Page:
[Update] Emeritus to Merge with Brookdale Senior Living in $2.8 Billion Deal

| February 20, 2014

Brookdale Senior Living (NYSE: BKD) and Emeritus Corporation (NYSE: ESC) announced on Thursday an agreement to merge in a transaction valued at $2.8 billion.

As a result of the merger, the companies will create “the only nationwide network of senior living communities with fully integrated ancillary services across the continuum of care,” and the largest senior living platform in the nation.

Following the closing of the merger, a Brookdale community will be located within 10 miles of 6.5 million seniors who are 80 years old or older.

Emeritus shareholders will receive 0.95 shares of Brookdale common stock in exchange for each share of their Emeritus common stock upon the deal closing. The transaction includes $1.4 billion of Emeritus mortgage debt and is expected to close in the third quarter of 2014.

Brookdale will broaden its footprint across the U.S., with unit capacity  expanding by more than two-thirds to total around 112,700 units in 1,161 communities in 46 states through the merger. As of June 1, 2013, the industry’s largest owners Health Care REIT and Ventas owned a combined 111,667 units, according to the ASHA 50.

The combined senior living portfolio will have presence in 330 markets, where 80% of the U.S. population is located.

“With still only 10% market share post-merger, we are confident of our prospects for driving further long-term revenue growth through organic expansion, while enhancing our position in a rapidly consolidating industry,” said Andy Smith, CEO of Brookdale, in a statement.

Brookdale expects the merger will produce “significant” operating efficiencies and reduce operating expenses by up to $45 million a year. The deal will also enable further investment in improving the senior living provider’s service delivery through associate training and education, physical enhancements to communities, and refinement of the company’s technology platform.

Emeritus shareholders will own approximately 27% of Brookdale, post-merger.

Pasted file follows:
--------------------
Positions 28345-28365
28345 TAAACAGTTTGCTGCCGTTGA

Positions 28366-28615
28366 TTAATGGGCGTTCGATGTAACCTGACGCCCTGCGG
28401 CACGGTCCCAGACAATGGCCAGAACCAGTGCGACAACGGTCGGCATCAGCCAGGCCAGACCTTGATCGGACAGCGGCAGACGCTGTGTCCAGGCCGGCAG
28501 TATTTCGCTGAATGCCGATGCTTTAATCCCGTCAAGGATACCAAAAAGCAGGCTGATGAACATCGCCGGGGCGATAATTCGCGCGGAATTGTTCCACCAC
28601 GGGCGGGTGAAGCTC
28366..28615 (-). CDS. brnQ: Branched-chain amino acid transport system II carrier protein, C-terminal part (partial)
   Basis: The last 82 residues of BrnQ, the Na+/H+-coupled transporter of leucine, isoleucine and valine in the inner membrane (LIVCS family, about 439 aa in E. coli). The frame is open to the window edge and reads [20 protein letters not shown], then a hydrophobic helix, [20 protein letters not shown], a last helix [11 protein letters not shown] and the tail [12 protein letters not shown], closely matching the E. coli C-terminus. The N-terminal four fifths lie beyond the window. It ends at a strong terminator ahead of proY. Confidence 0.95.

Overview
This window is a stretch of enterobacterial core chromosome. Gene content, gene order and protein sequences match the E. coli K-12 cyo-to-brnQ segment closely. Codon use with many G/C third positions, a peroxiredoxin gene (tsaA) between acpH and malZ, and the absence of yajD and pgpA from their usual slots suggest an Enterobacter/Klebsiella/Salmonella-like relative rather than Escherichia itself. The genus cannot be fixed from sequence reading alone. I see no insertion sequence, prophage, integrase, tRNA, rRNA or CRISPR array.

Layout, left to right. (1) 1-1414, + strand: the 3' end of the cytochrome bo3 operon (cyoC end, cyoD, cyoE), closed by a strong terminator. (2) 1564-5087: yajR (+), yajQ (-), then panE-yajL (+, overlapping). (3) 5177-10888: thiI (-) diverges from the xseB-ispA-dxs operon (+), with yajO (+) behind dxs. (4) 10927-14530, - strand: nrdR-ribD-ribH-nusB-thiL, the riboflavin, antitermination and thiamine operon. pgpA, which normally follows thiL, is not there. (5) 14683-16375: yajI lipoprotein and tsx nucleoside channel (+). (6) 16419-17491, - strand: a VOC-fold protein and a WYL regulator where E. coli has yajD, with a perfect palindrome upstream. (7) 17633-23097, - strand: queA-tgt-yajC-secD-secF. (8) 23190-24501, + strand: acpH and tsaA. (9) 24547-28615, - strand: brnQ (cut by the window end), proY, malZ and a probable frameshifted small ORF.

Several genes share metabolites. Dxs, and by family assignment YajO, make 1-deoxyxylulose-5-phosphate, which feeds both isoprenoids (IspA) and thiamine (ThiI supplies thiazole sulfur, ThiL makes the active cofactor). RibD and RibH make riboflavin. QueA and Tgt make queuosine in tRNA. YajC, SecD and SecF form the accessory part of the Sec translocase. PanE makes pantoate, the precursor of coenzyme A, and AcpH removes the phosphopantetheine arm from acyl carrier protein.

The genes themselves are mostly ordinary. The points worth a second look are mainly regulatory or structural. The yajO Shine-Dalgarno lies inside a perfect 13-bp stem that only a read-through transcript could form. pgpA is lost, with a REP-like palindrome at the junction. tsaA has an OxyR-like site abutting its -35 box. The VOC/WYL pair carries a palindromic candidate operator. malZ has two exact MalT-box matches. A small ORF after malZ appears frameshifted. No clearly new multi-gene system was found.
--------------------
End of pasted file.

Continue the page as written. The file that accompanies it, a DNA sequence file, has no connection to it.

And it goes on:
Brookdale CEO Andy Smith will continue to serve as CEO and Mark Ohlendorf as President and Chief Financial Officer. The companies anticipate members of Emeritus’ senior management team will continue in senior positions after the merger, with Emeritus CEO and President Granger Cobb joining Brookdale’s Board of Directors and continuing in a consulting role with the company.

“Both companies share many core strengths, but foremost is a resident-centric culture, with passionate, dedicated associates committed to providing a high level of customer service,” said Cobb. “Combining and maximizing the significant strengths of our two outstanding companies is certain to be of tremendous advantage in supporting our customers and their families as they face the challenges of aging.”

The company headquarters will remain in Nashville, Tennessee.

Seattle-based Emeritus has come under intense media scrutiny in the past few quarters, stemming from an elder abuse case and culminating in a multi-part PBS and Frontline investigative series targeting the assisted living provider.

Brookdale executives addressed questions regarding the Frontline piece in a call with analysts Thursday.

“We had a number of discussions with folks at Emeritus on the impact of the Frontline piece and related repercussions,” Smith said. “It’s clear to us that our peers at Emeritus are as committed to providing high quality services as we are…Emeritus has responded in the same way we would.”

Brookdale said upon its most recent quarterly earnings announcement that it would pursue acquisitions in the space, but did not indicate it was considering the deal with Emeritus.

Written by Alyssa Gerace with Elizabeth Ecker

Editors Note: SHN will continue to update as the story develops, stay tuned.


Companies: , ,

Category: Acquisitions, Senior Housing, Senior Living

Comments (2)

Trackback URL | Comments RSS Feed

  1. Bob Konrad says:

    Where is the FTC on this nor

  2. Sally says:

    Sometimes when companies grow huge they lose the person they were created to help. Too much room for abuse and too little time to "police" its facilities. I must take a wait and see attitude.